Call it DeBLOVID-19: Mayor Urged NYCers to 'Go On With Your Lives' as City Became Cesspool of Infection

'New York was the primary gateway for the rest of the country'

Bill De Blasio eats a hot dog in Union Square on March 9, 2020 / Getty Images
May 7, 2020

"Let's Call It Trumpvirus," reads the New York Times headline to a Gail Collins opinion column published on Feb. 28—yet another example of the deeply considered, insightful analysis Times readers have come to expect. However, in light of new research published in the Times on Thursday, perhaps we should start calling it "DeBLOVID-19."

"New York City’s coronavirus outbreak grew so large by early March that the city became the primary source of new infections in the United States," the Times reports. An analysis of genetic samples of the virus suggests that "a wave of infections swept from New York City through much of the country before the city began setting social distancing limits to stop the growth."

Nathan Grubaugh, an epidemiologist at the Yale School of Public Health, said researchers "have enough data to feel pretty confident that New York was the primary gateway for the rest of the country."

Even people without access to such data might feel pretty confident drawing that conclusion. In addition, the conclusion of a recent MIT study—that the New York City subway system, which has remained open during the outbreak, was a "major disseminator" of the virus—seems similarly self-evident.

In any event, the findings do not reflect well on New York City mayor Bill de Blasio. In early March, when the research indicates the city had become "the primary source of new infections" in the country, de Blasio was "encouraging New Yorkers to go on with your lives [and] get out on the town despite Coronavirus."

That message, posted to Twitter on March 2, included a film recommendation for The Traitor, which de Blasio enthusiastically described as The Wire set in Italy. Days later, on March 6, de Blasio was hanging out with Alex Rodriguez and Jennifer Lopez at Gracie Mansion. On March 7, de Blasio tweeted a photo of himself and his wife enjoying an "AMAZING Yemeni breakfast" at a restaurant in Brooklyn.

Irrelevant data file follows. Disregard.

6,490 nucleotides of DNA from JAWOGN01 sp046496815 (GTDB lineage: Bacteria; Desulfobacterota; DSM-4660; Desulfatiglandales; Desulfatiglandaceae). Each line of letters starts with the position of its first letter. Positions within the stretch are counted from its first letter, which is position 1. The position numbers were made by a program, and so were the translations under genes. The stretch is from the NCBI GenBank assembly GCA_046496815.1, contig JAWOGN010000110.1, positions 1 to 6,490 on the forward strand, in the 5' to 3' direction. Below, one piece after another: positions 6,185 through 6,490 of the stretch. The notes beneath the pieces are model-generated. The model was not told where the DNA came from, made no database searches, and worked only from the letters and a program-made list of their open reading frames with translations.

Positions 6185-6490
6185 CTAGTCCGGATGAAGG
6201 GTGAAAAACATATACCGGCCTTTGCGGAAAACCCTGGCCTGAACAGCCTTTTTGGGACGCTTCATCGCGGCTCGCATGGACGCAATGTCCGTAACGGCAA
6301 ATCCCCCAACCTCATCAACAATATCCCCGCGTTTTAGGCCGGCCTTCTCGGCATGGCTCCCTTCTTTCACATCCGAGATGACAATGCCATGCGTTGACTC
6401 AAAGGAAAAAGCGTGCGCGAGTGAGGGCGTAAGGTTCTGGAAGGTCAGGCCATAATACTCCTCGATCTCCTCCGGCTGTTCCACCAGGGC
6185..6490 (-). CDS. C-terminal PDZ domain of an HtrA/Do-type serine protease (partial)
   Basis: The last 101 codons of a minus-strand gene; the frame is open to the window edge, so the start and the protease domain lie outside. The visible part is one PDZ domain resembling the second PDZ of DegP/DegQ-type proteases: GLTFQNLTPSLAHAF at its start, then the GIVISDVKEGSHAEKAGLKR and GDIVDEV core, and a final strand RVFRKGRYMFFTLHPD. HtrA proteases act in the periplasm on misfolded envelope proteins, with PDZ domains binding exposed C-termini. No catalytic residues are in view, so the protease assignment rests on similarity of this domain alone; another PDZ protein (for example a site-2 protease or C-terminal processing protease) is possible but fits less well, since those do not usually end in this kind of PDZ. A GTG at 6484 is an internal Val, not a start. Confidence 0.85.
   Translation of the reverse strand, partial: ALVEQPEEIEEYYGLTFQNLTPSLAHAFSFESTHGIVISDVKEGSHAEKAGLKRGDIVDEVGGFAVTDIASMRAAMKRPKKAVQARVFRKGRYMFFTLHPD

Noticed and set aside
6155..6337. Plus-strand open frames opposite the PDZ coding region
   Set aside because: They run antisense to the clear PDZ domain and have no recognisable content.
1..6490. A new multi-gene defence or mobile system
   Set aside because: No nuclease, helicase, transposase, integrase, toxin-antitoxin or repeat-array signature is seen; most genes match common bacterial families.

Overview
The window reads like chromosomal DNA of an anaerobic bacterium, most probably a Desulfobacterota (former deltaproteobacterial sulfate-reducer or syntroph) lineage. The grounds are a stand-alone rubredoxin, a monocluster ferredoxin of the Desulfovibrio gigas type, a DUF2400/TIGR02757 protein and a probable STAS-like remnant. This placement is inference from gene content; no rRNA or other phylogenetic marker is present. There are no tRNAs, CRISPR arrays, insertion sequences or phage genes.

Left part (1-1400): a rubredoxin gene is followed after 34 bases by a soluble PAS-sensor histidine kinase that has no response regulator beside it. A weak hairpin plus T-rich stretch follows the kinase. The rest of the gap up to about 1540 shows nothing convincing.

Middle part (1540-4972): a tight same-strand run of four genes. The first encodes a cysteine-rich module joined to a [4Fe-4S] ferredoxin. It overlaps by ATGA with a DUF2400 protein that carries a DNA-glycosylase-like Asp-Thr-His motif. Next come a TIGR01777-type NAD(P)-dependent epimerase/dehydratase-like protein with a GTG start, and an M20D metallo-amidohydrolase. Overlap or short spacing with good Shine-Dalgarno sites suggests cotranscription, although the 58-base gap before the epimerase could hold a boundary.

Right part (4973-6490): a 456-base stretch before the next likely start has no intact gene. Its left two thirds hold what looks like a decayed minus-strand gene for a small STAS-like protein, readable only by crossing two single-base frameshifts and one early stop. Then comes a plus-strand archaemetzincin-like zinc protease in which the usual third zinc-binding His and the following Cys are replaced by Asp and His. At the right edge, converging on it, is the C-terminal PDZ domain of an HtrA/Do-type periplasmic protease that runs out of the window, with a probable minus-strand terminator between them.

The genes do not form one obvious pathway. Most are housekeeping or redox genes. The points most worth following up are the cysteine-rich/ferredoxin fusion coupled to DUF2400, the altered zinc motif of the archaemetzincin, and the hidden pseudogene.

On Feb. 28, de Blasio appeared at a public rally in Union Square Park to celebrate the imposition of a statewide ban on plastics bags.

Around the same time, de Blasio was appearing on cable news networks to tout his support for Sen. Bernie Sanders (I., Vt.), making "OK Boomer" jokes, and arguing that "Coronavirus is further evidence why we need #MedicareForAll." Additionally, the mayor spent the early days of March vociferously criticizing President Trump as well as his predecessor, Michael Bloomberg.

The criticism of Bloomberg is particularly rich, given that in 2006 Bloomberg's administration began to stockpile medical supplies such as ventilators to prepare for a possible pandemic. About 500 of those ventilators either broke down or were auctioned off to save money during de Blasio's first term as mayor, according to a ProPublica report.

On March 9, de Blasio visited Union Square again to hand out coronavirus flyers to passersby. He also ate a hot dog and posed for selfies. That same day, de Blasio was asked if he planned to cancel the city's upcoming St. Patrick's Day Parade, to which he responded: "No, we do not." (The parade was canceled.)

A week later, on March 16, schools and restaurants were closed throughout the city, but de Blasio was still driving 12 miles to go work out at the YMCA in Prospect Park, Brooklyn. The mayor's brazenness during the pandemic prompted widespread denunciation. One former aide described his actions as "inexcusable and reckless."

Another word that belongs in the mix is "ignorant." In early April, for example, de Blasio suggested in a radio interview that scientists had only recently determined that coronavirus could be transmitted by individuals who display no symptoms.

It was a shocking display of ignorance from the person purporting to be in charge of the city with perhaps the worst documented outbreak in the world. Dr. Anthony Fauci had been warning about asymptomatic transmission of the virus as early as Jan. 31, when he said during a task force briefing that "we know for sure" it was possible.

Nevertheless, the freak-bodied mayor, whose failed presidential campaign lasted all of four months, remains defiant as ever. "In New York City we are DONE letting the federal government drop the ball," de Blasio tweeted on Thursday.

Elected officials at all levels of government will have a lot to answer for when all is said and done—de Blasio foremost among them.